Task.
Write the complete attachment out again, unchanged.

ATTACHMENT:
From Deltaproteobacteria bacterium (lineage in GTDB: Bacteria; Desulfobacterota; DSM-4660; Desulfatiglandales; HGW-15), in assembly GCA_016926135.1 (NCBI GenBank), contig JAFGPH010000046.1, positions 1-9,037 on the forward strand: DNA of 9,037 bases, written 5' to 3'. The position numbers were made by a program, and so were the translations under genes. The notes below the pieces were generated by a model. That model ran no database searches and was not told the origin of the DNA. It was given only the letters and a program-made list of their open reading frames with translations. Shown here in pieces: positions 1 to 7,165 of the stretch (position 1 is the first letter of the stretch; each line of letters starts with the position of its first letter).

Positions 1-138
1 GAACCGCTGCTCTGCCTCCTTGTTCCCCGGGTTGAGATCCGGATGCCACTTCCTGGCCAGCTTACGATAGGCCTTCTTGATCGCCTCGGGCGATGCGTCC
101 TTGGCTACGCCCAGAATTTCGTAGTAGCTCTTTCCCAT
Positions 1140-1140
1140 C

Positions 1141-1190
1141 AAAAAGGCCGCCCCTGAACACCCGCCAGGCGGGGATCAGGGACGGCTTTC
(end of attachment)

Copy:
From Deltaproteobacteria bacterium (lineage in GTDB: Bacteria; Desulfobacterota; DSM-4660; Desulfatiglandales; HGW-15), in assembly GCA_016926135.1 (NCBI GenBank), contig JAFGPH010000046.1, positions 1-9,037 on the forward strand: DNA of 9,037 bases, written 5' to 3'. The position numbers were made by a program, and so were the translations under genes. The notes below the pieces were generated by a model. That model ran no database searches and was not told the origin of the DNA. It was given only the letters and a program-made list of their open reading frames with translations. Shown here in pieces: positions 1 to 7,165 of the stretch (position 1 is the first letter of the stretch; each line of letters starts with the position of its first letter).

Positions 1-138
1 GAACCGCTGCTCTGCCTCCTTGTTCCCCGGGTTGAGATCCGGATGCCACTTCCTGGCCAGCTTACGATAGGCCTTCTTGATCGCCTCGGGCGATGCGTCC
101 TTGGCTACGCCCAGAATTTCGTAGTAGCTCTTTCCCAT
Positions 1140-1140
1140 C

Positions 1141-1190
1141 AAAAAGGCCGCCCCTGAACACCCGCCAGGCGGGGATCAGGGACGGCTTTC